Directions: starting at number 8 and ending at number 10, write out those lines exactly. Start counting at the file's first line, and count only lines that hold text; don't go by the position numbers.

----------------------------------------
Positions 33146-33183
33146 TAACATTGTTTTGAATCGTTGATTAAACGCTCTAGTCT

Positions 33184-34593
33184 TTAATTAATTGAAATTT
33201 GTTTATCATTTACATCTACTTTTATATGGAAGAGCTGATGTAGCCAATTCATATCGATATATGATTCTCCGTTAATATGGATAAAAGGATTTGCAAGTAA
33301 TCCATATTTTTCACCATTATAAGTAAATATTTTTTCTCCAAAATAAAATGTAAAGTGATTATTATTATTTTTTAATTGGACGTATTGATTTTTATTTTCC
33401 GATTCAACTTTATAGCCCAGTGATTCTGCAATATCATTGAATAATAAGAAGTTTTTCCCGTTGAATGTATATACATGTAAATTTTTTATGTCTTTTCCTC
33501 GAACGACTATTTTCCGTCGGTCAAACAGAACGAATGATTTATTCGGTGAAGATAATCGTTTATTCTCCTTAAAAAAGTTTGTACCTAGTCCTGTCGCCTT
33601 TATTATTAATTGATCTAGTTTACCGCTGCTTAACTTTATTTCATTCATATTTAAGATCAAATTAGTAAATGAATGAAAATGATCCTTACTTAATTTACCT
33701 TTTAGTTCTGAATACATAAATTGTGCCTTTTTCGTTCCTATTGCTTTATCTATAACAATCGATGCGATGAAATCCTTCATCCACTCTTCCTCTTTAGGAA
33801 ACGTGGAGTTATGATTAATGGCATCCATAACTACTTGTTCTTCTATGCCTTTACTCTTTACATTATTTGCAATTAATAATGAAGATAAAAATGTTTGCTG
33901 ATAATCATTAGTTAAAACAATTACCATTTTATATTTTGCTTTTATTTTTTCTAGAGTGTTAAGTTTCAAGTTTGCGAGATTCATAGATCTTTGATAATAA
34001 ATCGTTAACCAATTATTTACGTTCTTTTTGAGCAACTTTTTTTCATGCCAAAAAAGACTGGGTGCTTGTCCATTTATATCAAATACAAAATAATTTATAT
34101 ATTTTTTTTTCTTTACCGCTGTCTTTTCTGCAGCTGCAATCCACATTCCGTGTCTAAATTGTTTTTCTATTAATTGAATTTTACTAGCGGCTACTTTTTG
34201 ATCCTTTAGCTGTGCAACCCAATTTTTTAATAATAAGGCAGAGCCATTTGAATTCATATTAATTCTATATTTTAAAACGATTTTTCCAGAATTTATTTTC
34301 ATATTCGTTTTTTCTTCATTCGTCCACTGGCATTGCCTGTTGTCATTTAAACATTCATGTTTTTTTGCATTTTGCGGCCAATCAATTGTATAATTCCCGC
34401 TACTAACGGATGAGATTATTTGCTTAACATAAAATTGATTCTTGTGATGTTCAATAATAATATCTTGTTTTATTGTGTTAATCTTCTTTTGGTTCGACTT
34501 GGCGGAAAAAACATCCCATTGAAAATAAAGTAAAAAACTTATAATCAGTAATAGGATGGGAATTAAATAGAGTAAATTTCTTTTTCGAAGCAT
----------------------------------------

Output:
33501 GAACGACTATTTTCCGTCGGTCAAACAGAACGAATGATTTATTCGGTGAAGATAATCGTTTATTCTCCTTAAAAAAGTTTGTACCTAGTCCTGTCGCCTT
33601 TATTATTAATTGATCTAGTTTACCGCTGCTTAACTTTATTTCATTCATATTTAAGATCAAATTAGTAAATGAATGAAAATGATCCTTACTTAATTTACCT
33701 TTTAGTTCTGAATACATAAATTGTGCCTTTTTCGTTCCTATTGCTTTATCTATAACAATCGATGCGATGAAATCCTTCATCCACTCTTCCTCTTTAGGAA